Search Images Maps Play YouTube News Gmail Drive More »
Sign in
Screen reader users: click this link for accessible mode. Accessible mode has the same essential features but works better with your reader.

Patents

  1. Advanced Patent Search
Publication numberUS20070103671 A1
Publication typeApplication
Application numberUS 11/268,938
Publication dateMay 10, 2007
Filing dateNov 8, 2005
Priority dateNov 8, 2005
Publication number11268938, 268938, US 2007/0103671 A1, US 2007/103671 A1, US 20070103671 A1, US 20070103671A1, US 2007103671 A1, US 2007103671A1, US-A1-20070103671, US-A1-2007103671, US2007/0103671A1, US2007/103671A1, US20070103671 A1, US20070103671A1, US2007103671 A1, US2007103671A1
InventorsWilliam Ash
Original AssigneeHoneywell International Inc.
Export CitationBiBTeX, EndNote, RefMan
External Links: USPTO, USPTO Assignment, Espacenet
Passive-optical locator
US 20070103671 A1
Abstract
A passive-optical locator including a passive-optical range-finder to generate information indicative of a distance to a target and a sensor to generate information indicative of an azimuth and an elevation of an optical axis of the passive optical range-finder. The passive-optical locator uses information indicative of a geographic location associated with the passive-optical locator, the information indicative of the distance to the target, and the information indicative of the azimuth and the elevation of the optical axis the information to determine information indicative of an absolute geographic location associated with the target.
Images(8)
Previous page
Next page
Claims(21)
1. A passive-optical locator comprising:
a passive-optical range-finder to generate information indicative of a distance to a target; and
a sensor to generate information indicative of an azimuth and an elevation of an optical axis of the passive optical range-finder, wherein the passive-optical locator uses information indicative of a geographic location associated with the passive-optical locator, the information indicative of the distance to the target, and the information indicative of the azimuth and the elevation of the optical axis the information to determine information indicative of an absolute geographic location associated with the target.
2. The passive-optical locator of claim 1, further comprising;
a global positioning system to generate the information indicative of a geographic location associated with the passive-optical locator.
3. The passive-optical locator of claim 2, wherein the global positioning system is co-located with the passive-optical range-finder.
4. The passive-optical locator of claim 2, wherein the global positioning system is co-located with passive-optical range-finder and the sensor.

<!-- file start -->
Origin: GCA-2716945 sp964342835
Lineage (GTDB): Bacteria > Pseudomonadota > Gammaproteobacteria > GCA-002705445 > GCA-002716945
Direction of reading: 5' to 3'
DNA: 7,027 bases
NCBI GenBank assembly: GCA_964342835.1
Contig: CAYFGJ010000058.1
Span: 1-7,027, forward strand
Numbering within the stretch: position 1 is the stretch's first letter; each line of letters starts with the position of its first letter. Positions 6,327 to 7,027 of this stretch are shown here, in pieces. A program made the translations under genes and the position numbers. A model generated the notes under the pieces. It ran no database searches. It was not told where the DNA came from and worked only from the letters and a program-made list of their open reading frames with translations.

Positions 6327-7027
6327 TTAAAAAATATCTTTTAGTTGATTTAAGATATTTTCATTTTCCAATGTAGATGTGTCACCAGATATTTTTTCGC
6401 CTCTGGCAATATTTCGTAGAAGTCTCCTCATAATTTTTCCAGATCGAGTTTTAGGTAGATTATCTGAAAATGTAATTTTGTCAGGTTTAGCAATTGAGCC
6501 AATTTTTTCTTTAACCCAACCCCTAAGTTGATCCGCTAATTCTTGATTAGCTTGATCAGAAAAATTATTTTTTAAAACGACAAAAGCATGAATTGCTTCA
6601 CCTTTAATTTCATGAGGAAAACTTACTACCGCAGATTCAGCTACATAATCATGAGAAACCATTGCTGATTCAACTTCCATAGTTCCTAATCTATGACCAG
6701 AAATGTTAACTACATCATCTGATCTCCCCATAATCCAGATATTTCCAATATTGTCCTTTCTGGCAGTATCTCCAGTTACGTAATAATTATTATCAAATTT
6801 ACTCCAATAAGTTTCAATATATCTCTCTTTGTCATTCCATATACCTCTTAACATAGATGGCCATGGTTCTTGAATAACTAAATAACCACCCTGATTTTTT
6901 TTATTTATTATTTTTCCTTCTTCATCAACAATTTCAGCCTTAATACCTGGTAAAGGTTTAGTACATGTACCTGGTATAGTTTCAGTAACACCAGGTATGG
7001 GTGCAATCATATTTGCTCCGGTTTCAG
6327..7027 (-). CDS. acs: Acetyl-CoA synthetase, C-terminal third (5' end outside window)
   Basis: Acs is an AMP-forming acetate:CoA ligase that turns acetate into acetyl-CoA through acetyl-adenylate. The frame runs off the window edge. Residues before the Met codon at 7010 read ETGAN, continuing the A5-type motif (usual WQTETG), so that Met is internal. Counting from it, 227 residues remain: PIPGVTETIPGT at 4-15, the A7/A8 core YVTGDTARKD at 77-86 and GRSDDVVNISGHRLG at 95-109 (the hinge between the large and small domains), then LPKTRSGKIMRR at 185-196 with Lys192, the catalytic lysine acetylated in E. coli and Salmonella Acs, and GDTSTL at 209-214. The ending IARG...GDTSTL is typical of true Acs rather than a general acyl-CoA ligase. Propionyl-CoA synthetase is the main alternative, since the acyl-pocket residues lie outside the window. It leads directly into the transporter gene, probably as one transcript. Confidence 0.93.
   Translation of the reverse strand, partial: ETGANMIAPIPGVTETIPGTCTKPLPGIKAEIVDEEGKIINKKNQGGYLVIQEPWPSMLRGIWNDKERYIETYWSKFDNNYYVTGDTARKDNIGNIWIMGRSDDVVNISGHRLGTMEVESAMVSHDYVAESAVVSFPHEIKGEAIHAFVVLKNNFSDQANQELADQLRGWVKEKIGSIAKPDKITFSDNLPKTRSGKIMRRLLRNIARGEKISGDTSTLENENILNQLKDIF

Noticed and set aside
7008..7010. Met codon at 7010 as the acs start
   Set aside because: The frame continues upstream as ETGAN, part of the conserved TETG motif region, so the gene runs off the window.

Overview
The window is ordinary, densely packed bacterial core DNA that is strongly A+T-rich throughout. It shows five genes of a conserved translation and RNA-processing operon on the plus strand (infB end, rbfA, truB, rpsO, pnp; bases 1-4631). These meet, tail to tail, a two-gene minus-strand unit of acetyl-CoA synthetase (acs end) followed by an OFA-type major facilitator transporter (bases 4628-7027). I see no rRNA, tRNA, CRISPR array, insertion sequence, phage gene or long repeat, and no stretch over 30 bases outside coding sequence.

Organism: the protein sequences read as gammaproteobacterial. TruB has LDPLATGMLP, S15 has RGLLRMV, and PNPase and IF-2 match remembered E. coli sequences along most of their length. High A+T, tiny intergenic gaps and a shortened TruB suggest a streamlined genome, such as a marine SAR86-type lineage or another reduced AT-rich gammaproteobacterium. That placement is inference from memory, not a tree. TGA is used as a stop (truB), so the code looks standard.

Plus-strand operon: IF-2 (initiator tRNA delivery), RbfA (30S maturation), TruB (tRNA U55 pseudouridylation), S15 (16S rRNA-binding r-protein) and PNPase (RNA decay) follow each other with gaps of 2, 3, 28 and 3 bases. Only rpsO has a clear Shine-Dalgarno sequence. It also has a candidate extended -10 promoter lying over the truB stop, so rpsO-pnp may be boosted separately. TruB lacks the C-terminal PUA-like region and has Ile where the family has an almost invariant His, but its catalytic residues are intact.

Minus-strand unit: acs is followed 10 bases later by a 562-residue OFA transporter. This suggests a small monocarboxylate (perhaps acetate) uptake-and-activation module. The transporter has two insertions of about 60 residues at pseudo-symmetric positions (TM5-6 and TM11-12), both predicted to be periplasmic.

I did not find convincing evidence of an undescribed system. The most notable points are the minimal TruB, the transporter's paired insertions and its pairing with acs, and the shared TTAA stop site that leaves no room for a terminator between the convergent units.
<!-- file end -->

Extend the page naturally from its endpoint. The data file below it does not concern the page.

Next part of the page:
5. The passive-optical locator of claim 1, wherein the sensor is a gyroscopic device.
6. The passive-optical locator of claim 5, wherein the gyroscopic device is co-located with the passive-optical range-finder.
7. The passive-optical locator of claim 5, further comprising:
an accelerometer co-located with the gyroscopic device.
8. The passive-optical locator of claim 1, further comprising:
a processor operable to determine the information indicative of an absolute geographic location associated with the target.
9. The passive-optical locator of claim 8, wherein the determined information is transmitted to a remote device.
10. The passive-optical locator of claim 8, wherein the processor is located in the remote device.
11. The passive-optical locator of claim 8, wherein the processor is co-located with the passive-optical range-finder.
12. The passive-optical locator of claim 1, further comprising:
a display operable to visually indicate information indicative of an absolute geographic location associated with the target.
13. The passive-optical locator of claim 1, wherein the sensor includes an inertial navigation system.
14. The passive-optical locator of claim 1, wherein the passive-optical range-finder includes at least one of a passive auto-ranging range-finder, a tilted image plane sensor range-finder, an image coincidence range-finder, a depth-of-focus range-finder, infra-red imaging range-finder, and a light intensification range-finder.
15. A method to determine geographic location of a target, the method comprising:
receiving information indicative of a distance between a target and a passive-optical locator;
receiving information indicative of an azimuth and an elevation of a direction to the target;
receiving information indicative of the geographic location of the passive-optical locator; and
generating an absolute geographic location of the target.
16. The method of claim 15, wherein receiving information indicative of a distance between a target and a passive-optical locator comprises:
aligning the optical axis of the passive-optical range-finder along a line of sight to the target;
focusing the target at an image plane of the passive optical range-finder;
sensing relative positions of components in the passive optical range-finder; and
generating information indicative of the distance based on the relative positions.
17. The method of claim 16, wherein receiving information indicative of an azimuth and an elevation of a direction to the target comprises: